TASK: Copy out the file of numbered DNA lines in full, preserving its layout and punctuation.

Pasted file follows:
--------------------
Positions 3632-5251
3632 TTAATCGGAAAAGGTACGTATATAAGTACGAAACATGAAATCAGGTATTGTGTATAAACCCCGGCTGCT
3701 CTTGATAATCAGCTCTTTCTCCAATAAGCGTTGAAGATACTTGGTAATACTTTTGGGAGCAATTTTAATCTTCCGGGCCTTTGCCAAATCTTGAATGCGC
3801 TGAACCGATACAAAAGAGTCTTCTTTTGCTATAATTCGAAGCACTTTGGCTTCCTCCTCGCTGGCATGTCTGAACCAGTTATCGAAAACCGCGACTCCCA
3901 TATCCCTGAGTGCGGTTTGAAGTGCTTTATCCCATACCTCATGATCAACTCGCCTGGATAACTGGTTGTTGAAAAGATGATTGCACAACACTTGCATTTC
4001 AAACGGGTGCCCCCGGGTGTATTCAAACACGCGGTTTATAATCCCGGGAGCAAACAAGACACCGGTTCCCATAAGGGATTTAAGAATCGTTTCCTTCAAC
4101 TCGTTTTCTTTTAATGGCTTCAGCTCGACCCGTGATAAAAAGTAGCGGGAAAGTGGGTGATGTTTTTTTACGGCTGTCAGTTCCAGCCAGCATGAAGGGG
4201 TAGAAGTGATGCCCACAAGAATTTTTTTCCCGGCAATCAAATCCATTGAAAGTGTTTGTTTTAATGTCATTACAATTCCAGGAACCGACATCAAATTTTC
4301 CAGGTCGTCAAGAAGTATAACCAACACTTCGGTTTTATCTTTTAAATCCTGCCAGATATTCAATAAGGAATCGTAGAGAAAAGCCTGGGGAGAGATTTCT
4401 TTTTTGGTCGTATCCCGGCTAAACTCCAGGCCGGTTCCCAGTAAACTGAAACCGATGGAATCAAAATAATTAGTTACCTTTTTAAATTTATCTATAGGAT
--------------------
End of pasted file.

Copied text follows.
Positions 3632-5251
3632 TTAATCGGAAAAGGTACGTATATAAGTACGAAACATGAAATCAGGTATTGTGTATAAACCCCGGCTGCT
3701 CTTGATAATCAGCTCTTTCTCCAATAAGCGTTGAAGATACTTGGTAATACTTTTGGGAGCAATTTTAATCTTCCGGGCCTTTGCCAAATCTTGAATGCGC
3801 TGAACCGATACAAAAGAGTCTTCTTTTGCTATAATTCGAAGCACTTTGGCTTCCTCCTCGCTGGCATGTCTGAACCAGTTATCGAAAACCGCGACTCCCA
3901 TATCCCTGAGTGCGGTTTGAAGTGCTTTATCCCATACCTCATGATCAACTCGCCTGGATAACTGGTTGTTGAAAAGATGATTGCACAACACTTGCATTTC
4001 AAACGGGTGCCCCCGGGTGTATTCAAACACGCGGTTTATAATCCCGGGAGCAAACAAGACACCGGTTCCCATAAGGGATTTAAGAATCGTTTCCTTCAAC
4101 TCGTTTTCTTTTAATGGCTTCAGCTCGACCCGTGATAAAAAGTAGCGGGAAAGTGGGTGATGTTTTTTTACGGCTGTCAGTTCCAGCCAGCATGAAGGGG
4201 TAGAAGTGATGCCCACAAGAATTTTTTTCCCGGCAATCAAATCCATTGAAAGTGTTTGTTTTAATGTCATTACAATTCCAGGAACCGACATCAAATTTTC
4301 CAGGTCGTCAAGAAGTATAACCAACACTTCGGTTTTATCTTTTAAATCCTGCCAGATATTCAATAAGGAATCGTAGAGAAAAGCCTGGGGAGAGATTTCT
4401 TTTTTGGTCGTATCCCGGCTAAACTCCAGGCCGGTTCCCAGTAAACTGAAACCGATGGAATCAAAATAATTAGTTACCTTTTTAAATTTATCTATAGGAT